as for the war on terror - well, that's a tough one because it plays into so many other things, like immigration, fear of anyone "other", racism, religious conflict, oil, history, pretty much everything. i think now it's been started it'll take a LOT to stop it. which is really really sad.
humor? like comedy?
as for abortion that's another one that will always split people - it has been doing so for hundreds of years. i think ireland would react surprisingly as i know the younger generation there are much more liberal and less influenced by the catholic past.
personally i think ALL these issues come down to religion one way or another - religious influence infiltrates everything from jobs to salaries, to how we raise kids, to war, to racism, to healthcare, to territorial disputes, to, well, everything, really. i'm NOT a fan of religion. i'm generally a pretty tolerant (and very liberal) person but if i could wave a magic wand (ha, the irony!) and obliterate religion, i would do so in a second. it does nothing but damage to society.
i think sweden were doing well in terms of satisfaction of the people, they had good morale, good equality in terms of gender/politics, good healthcare etc, but the recent racist problems there (or was that norway? either way, they have similar systems) show a much darker side. then again, we have racist problems in the uk, and they most certainly do in the us.
Let's see how I deal with this multiquoting
I'm not against EU itself (except huge piles of forms I have to fill every spring) but the speed really pisses me off.
Seriously, on what grounds there was to take Bulgaria and Romania tu EU? And with Euro, how way too fast it has spread. We've dealt well because depression at early 90s was horrible here and we learnt our lesson damn well. I just cannot understand when it's taken decades countries to form themselves to be what they are, we try to put everything together in short time.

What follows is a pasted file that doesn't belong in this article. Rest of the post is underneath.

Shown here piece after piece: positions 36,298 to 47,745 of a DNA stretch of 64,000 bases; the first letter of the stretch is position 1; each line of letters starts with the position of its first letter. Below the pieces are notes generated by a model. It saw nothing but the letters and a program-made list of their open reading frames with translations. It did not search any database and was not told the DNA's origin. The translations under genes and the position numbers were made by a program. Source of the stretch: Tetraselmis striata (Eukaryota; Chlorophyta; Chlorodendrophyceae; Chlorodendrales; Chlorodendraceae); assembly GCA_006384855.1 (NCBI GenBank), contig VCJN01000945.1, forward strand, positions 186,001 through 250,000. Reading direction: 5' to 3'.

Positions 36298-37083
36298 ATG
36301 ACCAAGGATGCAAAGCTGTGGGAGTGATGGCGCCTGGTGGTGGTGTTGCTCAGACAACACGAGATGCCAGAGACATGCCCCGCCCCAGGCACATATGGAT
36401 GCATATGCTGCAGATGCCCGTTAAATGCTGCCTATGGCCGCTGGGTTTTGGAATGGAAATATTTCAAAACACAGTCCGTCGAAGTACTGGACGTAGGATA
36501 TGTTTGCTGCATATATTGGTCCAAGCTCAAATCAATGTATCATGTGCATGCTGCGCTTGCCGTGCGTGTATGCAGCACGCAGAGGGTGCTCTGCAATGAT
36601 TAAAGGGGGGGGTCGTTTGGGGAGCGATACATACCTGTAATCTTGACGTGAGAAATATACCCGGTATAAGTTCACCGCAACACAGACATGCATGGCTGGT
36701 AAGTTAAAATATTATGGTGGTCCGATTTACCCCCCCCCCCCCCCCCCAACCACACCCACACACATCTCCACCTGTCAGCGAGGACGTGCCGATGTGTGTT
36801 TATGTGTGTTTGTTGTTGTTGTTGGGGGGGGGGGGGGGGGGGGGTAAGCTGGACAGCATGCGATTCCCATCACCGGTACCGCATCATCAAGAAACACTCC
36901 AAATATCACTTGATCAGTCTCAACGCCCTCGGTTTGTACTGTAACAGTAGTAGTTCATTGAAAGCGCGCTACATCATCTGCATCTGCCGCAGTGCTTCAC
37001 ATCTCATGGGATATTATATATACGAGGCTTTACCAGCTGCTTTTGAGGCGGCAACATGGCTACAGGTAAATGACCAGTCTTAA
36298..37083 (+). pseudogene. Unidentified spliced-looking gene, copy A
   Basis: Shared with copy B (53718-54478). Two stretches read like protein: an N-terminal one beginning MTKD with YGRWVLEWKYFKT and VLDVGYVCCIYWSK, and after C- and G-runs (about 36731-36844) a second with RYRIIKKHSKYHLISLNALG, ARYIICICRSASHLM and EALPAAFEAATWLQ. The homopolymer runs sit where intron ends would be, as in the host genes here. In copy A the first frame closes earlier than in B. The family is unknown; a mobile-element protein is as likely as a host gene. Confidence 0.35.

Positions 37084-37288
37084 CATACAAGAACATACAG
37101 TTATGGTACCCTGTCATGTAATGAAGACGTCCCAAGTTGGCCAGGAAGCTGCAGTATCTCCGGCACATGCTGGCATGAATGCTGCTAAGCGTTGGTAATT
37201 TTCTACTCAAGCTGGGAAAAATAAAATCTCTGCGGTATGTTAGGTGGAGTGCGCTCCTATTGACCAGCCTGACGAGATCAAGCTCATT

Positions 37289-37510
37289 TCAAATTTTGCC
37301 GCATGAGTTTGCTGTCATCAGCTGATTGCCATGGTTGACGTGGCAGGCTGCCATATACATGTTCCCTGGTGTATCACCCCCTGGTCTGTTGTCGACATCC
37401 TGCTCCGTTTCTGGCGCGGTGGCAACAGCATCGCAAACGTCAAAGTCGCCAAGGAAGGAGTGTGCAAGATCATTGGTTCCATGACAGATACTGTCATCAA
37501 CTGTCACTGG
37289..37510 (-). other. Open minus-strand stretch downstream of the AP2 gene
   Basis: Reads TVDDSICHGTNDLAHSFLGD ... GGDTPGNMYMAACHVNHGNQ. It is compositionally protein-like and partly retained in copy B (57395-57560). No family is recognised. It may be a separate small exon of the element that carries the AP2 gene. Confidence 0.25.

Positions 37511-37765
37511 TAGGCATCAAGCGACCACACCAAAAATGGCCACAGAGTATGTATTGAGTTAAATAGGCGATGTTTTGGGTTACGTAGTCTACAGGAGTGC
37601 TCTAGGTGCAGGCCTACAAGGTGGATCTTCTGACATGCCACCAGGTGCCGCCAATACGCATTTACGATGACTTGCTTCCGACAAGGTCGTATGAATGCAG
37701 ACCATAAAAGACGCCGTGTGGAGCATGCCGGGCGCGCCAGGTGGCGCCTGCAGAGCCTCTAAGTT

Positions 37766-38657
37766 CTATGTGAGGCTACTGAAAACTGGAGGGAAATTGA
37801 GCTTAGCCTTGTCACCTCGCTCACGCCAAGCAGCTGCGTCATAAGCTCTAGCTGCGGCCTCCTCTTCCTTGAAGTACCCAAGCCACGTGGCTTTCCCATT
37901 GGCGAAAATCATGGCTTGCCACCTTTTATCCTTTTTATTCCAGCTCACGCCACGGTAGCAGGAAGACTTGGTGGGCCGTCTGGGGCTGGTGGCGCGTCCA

Like now Estonia joined the EU. The country is basicly bankrupt (well it was 2 yrs ago at least) I cannot understand how economy like that can be accepted. Of course former Soviet Countries have potential to grow and develop in a very different way and e.g in Tallinn I've seen such a huge progress in past 10 years (visited there first in 2000, 2nd time 2006 and then 2008) And at least the capital has changed.
One farmer joked, that in the 1900s they were occupied by Russians, in the 2000s they are occupied by Finns (kind of rude to compare us to Russians, after all it's a damn lots of money and damn lots of construction that we've brought to that country)
Erm, anyways. EU is here to stay and I think once new generations come to adulthood, it (hopefully) get easier. Of course we'll never ever ever be United States of Europe. Oh god no.
I think everyone is afraid someone like Berlusconi would rule the Europe :lol: :lol: [I think Finns still haven't forgot his insults towards Finnish food (the worst after British ) and the fact that we lost erm some Food Safety departmentofficesomethingsomething]
IMO the current way is good. Who leads the foreing policies (we've argued between President and Prime Minister, since we still have strong President but I think they are taking away more of his/hers power ) they can act together and make it work, I have no doubt. If you are PM (of chancellor or whatever) of your country, you should be strong enough to represent your own country at EU and find the same note with the others.
Separate names with a comma.